This is an interdisciplinary course with a focus on the science behind public engagement in the service of marine conservation issues.  While it is my intent that the specific examples will change from year to year, reflecting current events and cutting-edge initiatives, it is the overall goal of this course to understand the important contribution of the social sciences—and research on public perceptions and pro-environmental behavior in particular—to maintaining and improving the health of the world’s oceans.

There is growing alarm about the health of the world’s oceans.  While overfishing has long been the focus of study, campaigning, and policy interventions, issues like marine plastic pollution and species loss due to climate change and habitat degradation have more recently captured our attention.  Yet, I believe there is also reason for hope.  2021-2030 will be the United Nations Decade of Ocean Science for Sustainable Development (https://www.oceandecade.org), and a recent article in Science called for “A new narrative for the ocean” reflects an optimism about our ability to find constructive and collaborative solutions to marine conservation issues which incorporate innovative input from the natural and social sciences, communities, governments, and business.  As Lubchenco and Gaines (2019)[1] write:

In healing the ocean, we can heal ourselves. The ocean sustains and feeds us. It connects us. It is our past and our future.

The ocean is not too big to fail, nor is it too big to fix. It is too big to ignore.

In light of this renewed focus on the ocean, there is growing recognition of the importance of public engagement in addressing marine conservation issues, and of employing sound behavior change and informational strategies as part of effective policy and governance, and broader structural change.  In this course we examine key current efforts to raise public awareness of the health of oceans and to inspire sustained and positive behavior change.  We also take a look at efforts related to (i) certification schemes and product labelling, (ii) social movements, framing, and advocacy, and (iii) behavioral interventions.  We use current examples from marine fisheries, marine aquaculture, marine plastic pollution, and ocean biodiversity and endangered species conservation to illustrate these concepts – although this list is by no means exhaustive!  In our readings and cases we also examine the role of aquariums, social movement organizations, scientist-advocates, citizen-scientists, and private companies in these efforts.  Throughout, we take a critical look at public engagement and individual behavior change campaigns in effecting meaningful, just, and transformative social change in support of marine conservation.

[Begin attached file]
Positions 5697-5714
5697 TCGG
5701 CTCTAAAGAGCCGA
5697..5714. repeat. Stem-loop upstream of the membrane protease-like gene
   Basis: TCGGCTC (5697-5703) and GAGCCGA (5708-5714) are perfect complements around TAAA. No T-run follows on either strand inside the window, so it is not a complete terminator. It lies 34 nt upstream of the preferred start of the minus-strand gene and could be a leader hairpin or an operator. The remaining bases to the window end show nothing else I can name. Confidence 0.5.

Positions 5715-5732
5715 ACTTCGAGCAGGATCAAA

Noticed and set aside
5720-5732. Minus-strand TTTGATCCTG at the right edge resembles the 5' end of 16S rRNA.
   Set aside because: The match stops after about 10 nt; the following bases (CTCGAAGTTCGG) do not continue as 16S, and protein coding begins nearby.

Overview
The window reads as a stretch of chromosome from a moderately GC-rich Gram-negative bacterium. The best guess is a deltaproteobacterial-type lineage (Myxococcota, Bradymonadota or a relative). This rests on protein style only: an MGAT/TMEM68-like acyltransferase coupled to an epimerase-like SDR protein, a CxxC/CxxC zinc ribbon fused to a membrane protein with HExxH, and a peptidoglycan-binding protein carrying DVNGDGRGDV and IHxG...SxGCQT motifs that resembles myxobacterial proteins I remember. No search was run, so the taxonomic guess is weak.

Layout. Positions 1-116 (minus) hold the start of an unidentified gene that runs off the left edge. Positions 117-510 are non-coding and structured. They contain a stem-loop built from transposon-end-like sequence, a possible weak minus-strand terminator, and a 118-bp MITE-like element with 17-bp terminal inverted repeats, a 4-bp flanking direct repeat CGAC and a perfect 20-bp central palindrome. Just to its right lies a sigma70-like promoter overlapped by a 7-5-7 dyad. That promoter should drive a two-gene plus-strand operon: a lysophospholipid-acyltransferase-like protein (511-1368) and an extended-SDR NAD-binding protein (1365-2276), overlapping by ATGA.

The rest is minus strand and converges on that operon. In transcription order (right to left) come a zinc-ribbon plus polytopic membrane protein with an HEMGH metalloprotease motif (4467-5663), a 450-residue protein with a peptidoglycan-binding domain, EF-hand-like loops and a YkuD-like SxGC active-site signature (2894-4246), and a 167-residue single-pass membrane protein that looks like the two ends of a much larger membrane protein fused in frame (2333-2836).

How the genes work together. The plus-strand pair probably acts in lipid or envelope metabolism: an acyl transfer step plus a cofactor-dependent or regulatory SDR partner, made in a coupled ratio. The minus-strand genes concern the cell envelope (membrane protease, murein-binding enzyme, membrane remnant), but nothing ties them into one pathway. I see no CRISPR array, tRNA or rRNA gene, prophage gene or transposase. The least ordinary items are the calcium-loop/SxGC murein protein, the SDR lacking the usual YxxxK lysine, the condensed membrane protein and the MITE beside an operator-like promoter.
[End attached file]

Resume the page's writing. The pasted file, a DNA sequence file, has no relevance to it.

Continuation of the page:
My overall goal for this course is for students to feel empowered to engage the public on an environmental topic of interest to them.  Through this class students develop a deeper understanding of the science and practice of public engagement, and leave the class with a set of tools and approaches to support improved and effective public engagement—for marine conservation and beyond.

These public engagement campaigns are an original product of these efforts; initiated, researched, and designed by small teams of students in ENVIRON 305.002.

[1] Lubchenco, J. & S.D. Gaines (2019) A new narrative for the ocean.  Science 364 (6444): 911. https://science.sciencemag.org/content/sci/364/6444/911.full.pdf